The emotive quality of his music pulled his listeners into a world of sophisticated melody that touched unknown recesses of the heart. He had a brilliant performing career in solo concerts, in celebrated jugalbandis with Ravi Shankar, Nikhil Banerjee, and others, as well as collaborations with musicians from other genres.
His debut solo performance was at a music conference in Allahabad in 1936 at the age of 13; in 1938 he performed on AIR. He became the youngest music director for AIR Lucknow, responsible for performances and composing for the radio orchestra. He was appointed court musician for the Maharaja of Jodhpur, Umaid Singh, in 1943, which was short-lived due to the dissolution of the princely states post Independence. Soon he moved to Bombay, where he scored music for films such as Chetan Anand’s Aandhiyan, Satyajit Ray’s Devi, Merchant-Ivory’s The Householder, and Tapan Sinha’s Khudito Pashan.
He also composed gats, or compositions in ragas, often on the spur of the moment. And he created ragas, the most astonishing such creation being Chandranandan. He was requested to play something new for a HMV 78 RPM disc just as he was settling down in the studio trying to decide what to play. The three-minute recording that emerged is often described as a complex blend of well-known ragas like Malkauns, Chandrakauns, Nandkauns, and Kaunsi Kanada, but that is perhaps not how Khansahib approached it. Speaking about this raga, he said: “When you blend a raag together you must blend the flavours like punch... you can’t taste the individual flavours, but some new taste is there. Like you can’t make an animal with the head of a cat, and feet like a bird... it looks funny... and you have no raag.”
The recording became a hit, and everywhere he was asked to play Chandranandan. But here was the problem: he didn’t remember what he had played. He then studied his own recording, gave it an analytical and conceptual form, and then played it. Today it is part of the repertoire of many instrumentalists.
Moving to the US
The heart of his brilliant career was surely his teaching and the propagation of the music he had received from his father. He chose to teach mostly in the US, convinced that it was possible for Hindustani music to take root and flourish there. It was no mean task to be able to sustain the interest in this music among Americans. It was, after all, a very different music in many respects.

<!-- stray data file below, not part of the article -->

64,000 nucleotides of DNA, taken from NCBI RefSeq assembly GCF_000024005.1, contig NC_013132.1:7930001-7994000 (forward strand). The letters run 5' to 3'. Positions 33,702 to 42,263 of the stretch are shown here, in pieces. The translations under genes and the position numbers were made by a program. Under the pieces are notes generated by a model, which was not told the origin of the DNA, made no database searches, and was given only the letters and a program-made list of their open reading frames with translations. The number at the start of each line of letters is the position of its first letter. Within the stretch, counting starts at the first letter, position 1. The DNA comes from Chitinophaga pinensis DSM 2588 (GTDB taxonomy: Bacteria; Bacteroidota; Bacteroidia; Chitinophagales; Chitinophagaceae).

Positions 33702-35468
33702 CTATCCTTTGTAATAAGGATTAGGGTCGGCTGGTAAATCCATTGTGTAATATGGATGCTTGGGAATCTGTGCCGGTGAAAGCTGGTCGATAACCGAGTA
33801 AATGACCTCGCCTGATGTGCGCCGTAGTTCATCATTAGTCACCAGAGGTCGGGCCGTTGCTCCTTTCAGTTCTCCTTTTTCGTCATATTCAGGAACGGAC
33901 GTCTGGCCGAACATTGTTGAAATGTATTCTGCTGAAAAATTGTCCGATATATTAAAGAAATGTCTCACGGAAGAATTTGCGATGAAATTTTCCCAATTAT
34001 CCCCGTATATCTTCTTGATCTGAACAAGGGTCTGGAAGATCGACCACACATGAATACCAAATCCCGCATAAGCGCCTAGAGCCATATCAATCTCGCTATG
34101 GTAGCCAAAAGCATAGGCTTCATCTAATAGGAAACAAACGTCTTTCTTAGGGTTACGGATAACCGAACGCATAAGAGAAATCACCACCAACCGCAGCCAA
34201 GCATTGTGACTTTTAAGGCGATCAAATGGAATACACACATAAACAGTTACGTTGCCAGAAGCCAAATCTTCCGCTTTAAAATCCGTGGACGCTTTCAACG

Daisy Pardis, a student of the sitar, speaks about the excitement and terror of trying to learn this music. In the book The First Forty Years, a “photo chronology” of the Ali Akbar College of Music, she writes: “There we were, a whole horde of us in the beginner’s class with our instruments teetering and tottering as we tried to hold them in the right position, our bones cracking and legs falling asleep from sitting on the floor. Facing us was Khansahib, as we learned to call him, and the ancient tradition of music that evolved over two thousand years or more, which to us was a series of confusing mysteries. What is a raga? What is tala? How to function in the notation system? And constantly: What did he say? What note was that? At first, we tried to clear things up by asking questions, but the answers were always either not what you wanted to know, or just incomprehensible. Eventually we gave up and stopped trying to understand the music in our concepts, just learned what he wanted us to learn as best we could.”
Stecher notes that Khansahib would teach compositions but, like any other master musician in the Hindustani music tradition, would subtly change it. The ontological status of composition in Hindustani music, especially in the khayal idiom and instrumental music, is nebulous. “It was chaos in class,” recalls Stecher, laughing.
How did Khansahib communicate the tantalisingly flexible quality of composition in Hindustani music to a people for many of whom composition was something set in dots and lines? From all accounts, he did not dilute or compromise, nor did he shy away from sharing extra musical lore with these students. Some ragas can cure illnesses. If, for a few consecutive days, you played Raga Yaman in the morning (its prescribed time is the early part of the night), your house would collapse on you! “I did not test it,” says Stecher.